The Past Has Ears (PHE)

Lead Research Organisation: University of York
Department Name: Electronics

Abstract

When we think about great architectural achievements in European history, such as ancient amphitheatres or gothic cathedrals, their importance is strongly tied to their acoustic environment. The acoustics of a heritage site is an intangible consequence of the space's tangible construction and furnishings. It is ephemeral, while also a concrete result of the physical nature of the environment. Through the "Past Has Ears" project (the PHE project), we will explore how via measurements, research, and virtual reconstructions the acoustics of heritage spaces can be documented, reconstructed, and experienced for spaces both existing and in various altered states.

Inspired by the project's namesake (Phe', for the constellation Phoenix), and the relatively recent fires at Notre Dame Cathedral in Paris (2019) and Teatro La Fenice opera hall (1996, also meaning Phoenix), the PHE project focuses on the preservation, conservation, and reconstruction of heritage sites, bringing them back from the ashes for use by researchers, stake holders, cultural institutions, and the general public.

Comprising research teams with experience in acoustic reconstructions and historical research, paired with national heritage monuments of acoustic importance, the consortium will develop a joint methodology for addressing relevant archaeological acoustics issues across Europe with historians of different disciplines. Specialists in tangible/intangible cultural heritage legal issues ensure the viability and longevity of the methodology guidelines. The consortium will prototype next generation exploration tools for presenting digital acoustic reconstructions to scientists and museum visitors alike. Results will be evaluated with associated test heritage sites, created in partnership with stakeholders and experienced content producers. Presentation methods provide first-person in-situ or off- site explorations, with the ability to experience various historical periods. For deteriorated sites, this approach provides access to situations impossible to experience on-site. Additional uses include participative experiences, employing real-time reconstructions for on-site concerts and other events experienced in the heritage acoustics.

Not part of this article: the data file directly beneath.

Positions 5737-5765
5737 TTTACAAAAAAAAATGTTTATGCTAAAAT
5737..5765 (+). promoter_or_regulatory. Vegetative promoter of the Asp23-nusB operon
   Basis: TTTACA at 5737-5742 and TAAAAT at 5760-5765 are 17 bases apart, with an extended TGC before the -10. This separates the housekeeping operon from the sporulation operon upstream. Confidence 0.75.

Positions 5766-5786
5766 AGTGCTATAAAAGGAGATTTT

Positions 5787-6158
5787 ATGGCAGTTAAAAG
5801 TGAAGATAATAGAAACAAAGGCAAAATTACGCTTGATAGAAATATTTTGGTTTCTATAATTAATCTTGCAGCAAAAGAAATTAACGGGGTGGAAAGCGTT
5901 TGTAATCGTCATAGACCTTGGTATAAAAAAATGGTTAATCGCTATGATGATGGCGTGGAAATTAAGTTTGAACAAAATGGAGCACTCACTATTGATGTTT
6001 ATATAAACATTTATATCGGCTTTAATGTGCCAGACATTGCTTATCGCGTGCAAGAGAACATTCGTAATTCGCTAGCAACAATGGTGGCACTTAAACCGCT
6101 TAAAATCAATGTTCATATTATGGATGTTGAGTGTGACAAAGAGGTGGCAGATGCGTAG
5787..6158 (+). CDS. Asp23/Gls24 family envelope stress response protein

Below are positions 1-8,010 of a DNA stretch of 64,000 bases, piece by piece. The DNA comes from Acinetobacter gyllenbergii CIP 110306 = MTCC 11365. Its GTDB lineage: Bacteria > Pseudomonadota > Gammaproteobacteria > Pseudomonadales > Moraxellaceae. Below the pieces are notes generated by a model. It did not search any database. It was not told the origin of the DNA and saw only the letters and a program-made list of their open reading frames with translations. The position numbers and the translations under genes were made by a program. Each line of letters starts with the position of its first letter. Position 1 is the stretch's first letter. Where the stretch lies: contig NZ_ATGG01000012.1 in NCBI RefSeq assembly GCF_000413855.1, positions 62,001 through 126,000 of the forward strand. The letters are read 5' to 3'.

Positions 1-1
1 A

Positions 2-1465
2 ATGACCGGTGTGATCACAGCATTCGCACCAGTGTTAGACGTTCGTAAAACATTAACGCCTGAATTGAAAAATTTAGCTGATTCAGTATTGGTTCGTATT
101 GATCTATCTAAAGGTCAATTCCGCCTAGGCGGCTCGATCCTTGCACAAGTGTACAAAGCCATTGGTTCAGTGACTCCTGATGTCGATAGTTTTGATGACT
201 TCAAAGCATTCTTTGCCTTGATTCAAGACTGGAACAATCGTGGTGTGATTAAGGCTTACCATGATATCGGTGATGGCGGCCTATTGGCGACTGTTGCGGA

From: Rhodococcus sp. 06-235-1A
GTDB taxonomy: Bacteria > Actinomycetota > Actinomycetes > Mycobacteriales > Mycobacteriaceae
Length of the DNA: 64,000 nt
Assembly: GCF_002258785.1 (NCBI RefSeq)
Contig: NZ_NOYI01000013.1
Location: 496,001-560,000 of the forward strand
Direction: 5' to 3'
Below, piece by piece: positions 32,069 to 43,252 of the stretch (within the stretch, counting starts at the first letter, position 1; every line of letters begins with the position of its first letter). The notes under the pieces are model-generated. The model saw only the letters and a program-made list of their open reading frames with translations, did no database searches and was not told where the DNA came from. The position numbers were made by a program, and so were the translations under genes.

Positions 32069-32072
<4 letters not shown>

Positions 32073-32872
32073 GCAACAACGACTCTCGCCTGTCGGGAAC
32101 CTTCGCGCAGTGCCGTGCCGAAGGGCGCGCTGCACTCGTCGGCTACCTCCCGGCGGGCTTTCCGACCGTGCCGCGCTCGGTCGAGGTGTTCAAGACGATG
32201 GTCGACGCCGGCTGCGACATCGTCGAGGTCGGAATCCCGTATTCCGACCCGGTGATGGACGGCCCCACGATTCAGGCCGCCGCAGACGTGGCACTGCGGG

Publications

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